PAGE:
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Daily broadband usage moves to weekend levels

Daily broadband usage moves to weekend levels as Kiwis adjust to their ‘new normal’

How Kiwis’ broadband usage has changed under the COVID-19 lockdown.

As New Zealanders adapt to their ‘new normal’, Spark’s network has seen a shift to a ‘7-day weekend’ – where broadband usage volumes during the week now resemble usage volumes over the weekend pre-COVID-19, and weekend peak usage is elevated further again.

Weekday daytime broadband usage has roughly doubled since remote working became the norm, while data traffic at peak hit a high of 27 percent above normal. Mobile traffic (at peak) has also grown by 22 percent as many of Spark’s customers have used wireless broadband, which runs on the mobile network, to work, learn and connect.

Spark’s Technology Director Mark Beder said while Spark has seen significant growth in daytime traffic, its network has sufficient capacity to carry the load.

“Normally on a weekday there is a small peak during breakfast that drops back down as everyone heads out for the day. Traffic starts to rise again gradually throughout the day then more quickly as kids return from school. Then there is a dip during dinner time, before usage rises again until the typical evening peak of 9.00pm,” Beder said.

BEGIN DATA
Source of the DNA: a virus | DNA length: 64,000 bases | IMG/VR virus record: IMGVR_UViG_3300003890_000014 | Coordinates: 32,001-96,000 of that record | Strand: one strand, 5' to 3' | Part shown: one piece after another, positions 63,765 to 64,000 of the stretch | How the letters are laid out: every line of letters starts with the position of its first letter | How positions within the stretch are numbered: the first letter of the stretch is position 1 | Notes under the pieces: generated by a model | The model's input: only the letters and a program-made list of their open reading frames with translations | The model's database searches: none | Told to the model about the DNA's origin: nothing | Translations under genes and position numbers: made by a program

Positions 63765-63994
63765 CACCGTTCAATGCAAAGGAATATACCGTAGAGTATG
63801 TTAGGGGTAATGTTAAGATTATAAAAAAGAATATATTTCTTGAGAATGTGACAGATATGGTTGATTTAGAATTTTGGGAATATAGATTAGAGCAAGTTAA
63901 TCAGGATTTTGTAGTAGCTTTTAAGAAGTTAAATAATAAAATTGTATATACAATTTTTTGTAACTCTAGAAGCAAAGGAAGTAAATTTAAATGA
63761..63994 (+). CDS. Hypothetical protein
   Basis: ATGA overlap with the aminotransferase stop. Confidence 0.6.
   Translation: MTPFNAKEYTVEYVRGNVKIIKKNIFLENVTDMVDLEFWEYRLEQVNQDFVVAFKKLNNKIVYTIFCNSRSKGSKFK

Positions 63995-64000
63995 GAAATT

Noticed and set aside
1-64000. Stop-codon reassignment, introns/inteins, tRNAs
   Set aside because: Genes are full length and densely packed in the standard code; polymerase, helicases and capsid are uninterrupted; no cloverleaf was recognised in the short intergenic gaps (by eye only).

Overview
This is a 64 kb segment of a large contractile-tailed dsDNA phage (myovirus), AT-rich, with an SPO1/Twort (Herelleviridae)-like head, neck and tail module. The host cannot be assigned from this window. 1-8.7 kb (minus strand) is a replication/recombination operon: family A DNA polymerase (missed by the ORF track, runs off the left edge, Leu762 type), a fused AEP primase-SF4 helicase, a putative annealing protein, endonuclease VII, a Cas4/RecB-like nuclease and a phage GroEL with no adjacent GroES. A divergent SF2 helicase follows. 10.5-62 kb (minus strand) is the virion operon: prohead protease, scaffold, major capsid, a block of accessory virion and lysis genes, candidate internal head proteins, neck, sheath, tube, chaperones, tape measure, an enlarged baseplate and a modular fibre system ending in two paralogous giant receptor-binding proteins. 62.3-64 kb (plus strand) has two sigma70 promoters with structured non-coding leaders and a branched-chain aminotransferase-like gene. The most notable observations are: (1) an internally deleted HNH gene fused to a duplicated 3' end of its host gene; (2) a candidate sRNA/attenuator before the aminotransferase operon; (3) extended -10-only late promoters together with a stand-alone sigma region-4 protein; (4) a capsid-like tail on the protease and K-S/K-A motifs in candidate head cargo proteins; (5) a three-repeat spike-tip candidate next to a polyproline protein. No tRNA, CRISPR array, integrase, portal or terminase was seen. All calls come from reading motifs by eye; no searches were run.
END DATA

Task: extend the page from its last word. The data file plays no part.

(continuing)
“Since we moved into lock-down, usage on weekdays now has a more rounded profile like the weekends – rising fairly steadily throughout the day.

“Over the first weekend in lockdown, we saw a massive spike in broadband traffic over Friday and Saturday nights, with Friday night hitting a peak higher than during the Rugby World Cup. This was partly due to weekend usage increasing generally as a result of COVID-19, as well as the release of an update for the video game Call of Duty.”

Spark has seen congestion at times on a small number of cell sites, but this is to be expected given the increase in traffic.

“We have invested for many years in our network capacity and as a result our network has been very stable across fixed and wireless broadband and mobile voice, despite the significant increase in usage. We will expand capacity when it is needed with our Cellsites on Wheels (COWs), or by adding additional capacity onto individual cellsites, and our team will continue to tune the networks to create the best experience for customers over the coming weeks.”

Beder added that Spark’s support for customers, which included lifting caps on data capped broadband plans, has been well received.

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